Wednesday, January 28, 2015
DALLAS — If a major snowstorm hit the region or the dreaded “big one” happened, would your teenager know what to do?
The members of a new club at Dallas High School will, as part of Polk County’s Teen Community Emergency Response Team (Teen CERT).
Countywide, there are 11 members of the teen program. But with the help of club founder Maurice Dalton, that number could grow to 16, said Kimber Townsend, Polk County CERT’s program coordinator.
“That would make us the third largest teen program in the state,” she said.
A Dallas High sophomore, Dalton, who is already a CERT and a rare teen trainer, decided to launch the club as part of his Eagle Scout capstone project.
“I decided to try to do something unique and build a CERT team,” he said.
Dalton said the club meets once a month to keep Teen CERTs updated on training exercises, make sure first aid kits are up to date at the high school, and address potential safety hazards. He’s recruited four DHS students to join the CERT training session that began Jan. 19 in Dallas.
“I’m actually quite pleased with the turnout,” he said of the new club.
Dalton has been involved with CERT since 2013. He said he wanted to go through the training to learn to be prepared. He said the best time to incorporate that mindset is at a young age.
“People our age are more flexible, so it’s better to learn this now before it becomes inconvenient,” he said.
Townsend has the same goal in mind and was more than happy to help Dalton complete his Eagle Scout project. She said in the end, those in his club will be better able to survive an emergency situation — and help others around them.
“We are going to turn out trained emergency responders,” she said.
The Teen CERT program includes sessions on fire safety, medical triage, emergency medical treatment, light search and rescue, disaster psychology, and how to respond to suspected terrorism.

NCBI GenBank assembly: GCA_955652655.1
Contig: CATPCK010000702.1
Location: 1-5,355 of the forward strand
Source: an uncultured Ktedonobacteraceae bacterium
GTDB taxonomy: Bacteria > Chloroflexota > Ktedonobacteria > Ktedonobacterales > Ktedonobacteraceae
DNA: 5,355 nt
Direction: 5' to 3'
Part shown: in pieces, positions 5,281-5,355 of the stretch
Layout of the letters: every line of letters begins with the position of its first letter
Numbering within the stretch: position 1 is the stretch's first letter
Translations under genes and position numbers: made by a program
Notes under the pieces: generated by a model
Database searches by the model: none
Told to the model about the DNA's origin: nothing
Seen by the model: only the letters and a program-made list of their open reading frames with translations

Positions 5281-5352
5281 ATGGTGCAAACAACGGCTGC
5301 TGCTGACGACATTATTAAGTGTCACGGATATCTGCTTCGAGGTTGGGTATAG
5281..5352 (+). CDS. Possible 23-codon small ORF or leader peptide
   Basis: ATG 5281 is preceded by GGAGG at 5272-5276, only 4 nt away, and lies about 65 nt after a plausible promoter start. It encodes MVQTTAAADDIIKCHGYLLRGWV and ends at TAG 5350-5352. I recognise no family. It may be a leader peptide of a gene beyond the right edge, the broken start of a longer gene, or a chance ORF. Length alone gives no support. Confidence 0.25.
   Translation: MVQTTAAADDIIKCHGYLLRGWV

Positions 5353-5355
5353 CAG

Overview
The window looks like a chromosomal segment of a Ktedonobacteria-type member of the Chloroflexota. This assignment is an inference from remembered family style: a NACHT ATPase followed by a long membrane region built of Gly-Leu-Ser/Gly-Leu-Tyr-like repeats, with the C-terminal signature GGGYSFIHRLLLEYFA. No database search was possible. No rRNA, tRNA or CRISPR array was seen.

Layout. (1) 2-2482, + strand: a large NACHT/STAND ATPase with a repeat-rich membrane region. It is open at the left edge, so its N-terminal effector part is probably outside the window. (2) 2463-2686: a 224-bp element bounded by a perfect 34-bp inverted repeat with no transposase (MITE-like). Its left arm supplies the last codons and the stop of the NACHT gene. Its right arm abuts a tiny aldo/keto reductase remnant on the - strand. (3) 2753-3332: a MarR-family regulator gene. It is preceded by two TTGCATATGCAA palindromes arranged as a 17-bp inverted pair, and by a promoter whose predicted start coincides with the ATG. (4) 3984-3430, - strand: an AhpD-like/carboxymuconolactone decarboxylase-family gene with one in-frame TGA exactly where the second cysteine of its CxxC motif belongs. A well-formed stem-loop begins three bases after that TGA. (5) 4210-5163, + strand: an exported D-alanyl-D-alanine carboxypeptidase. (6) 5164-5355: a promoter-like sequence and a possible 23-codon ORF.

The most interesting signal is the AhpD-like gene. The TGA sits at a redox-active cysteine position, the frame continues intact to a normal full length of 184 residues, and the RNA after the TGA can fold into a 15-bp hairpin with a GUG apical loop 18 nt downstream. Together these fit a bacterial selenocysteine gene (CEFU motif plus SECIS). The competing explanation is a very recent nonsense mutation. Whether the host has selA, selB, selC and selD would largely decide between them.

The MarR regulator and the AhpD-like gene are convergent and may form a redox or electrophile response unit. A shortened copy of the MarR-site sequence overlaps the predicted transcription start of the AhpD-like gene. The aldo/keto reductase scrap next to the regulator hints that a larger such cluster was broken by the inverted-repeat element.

On Jan. 19 Townsend introduced the teens, along with adults taking the course, to what they would be learning over the course of eight weeks. That included how, at the end of training, they will be capable of helping rescue people if needed.
“That’s what we want for you in this training — learning how to do a whole lot of stuff you didn’t think you could do,” she said.
Kyle Rothwell, 17, is home-school student from Dallas Dalton recruited to join the program. He said what he’s learned so far has been “pretty interesting,” but thinks learning to handle the situations more likely to happen will be the most valuable training.
“It’s pretty fun to learn,” he said. “You don’t get to learn this stuff every day.”
Townsend said in most major emergencies, police, fire and ambulance crews only expect to have half of their personnel to be available. That is why CERT-trained people ready to help with evacuations, triage, and search and rescue of any age are so critical, she said.
Dallas Fire Chief Fred Hertel said he’s encouraged by the development of the CERT Dallas, both the teen and adult programs.
“I think it’s great, anyone who wants to step up,” he said. “It’s a community (program), whether it’s teenagers or elderly, or anyone in between.”
Townsend said Polk’s teen program is just beginning and she would like to model it after the program in Lincoln County, where it is part of the class schedule at area high schools.
“If we teach it to the children, youth, they take that with them into their adult life,” she said.
Learn More About Teen CERT
• Who can join? Any teen ages 14 to 17 with parent permission. A GPA of 3.0 is required.
• How long is the training? Basic CERT training takes a total of approximately 20 to 30 hours. CPR, first aid and AED certifications take extra time.
For more information: www.polkcountycert.org; on Facebook at “Teen CERT, Polk County Oregon.”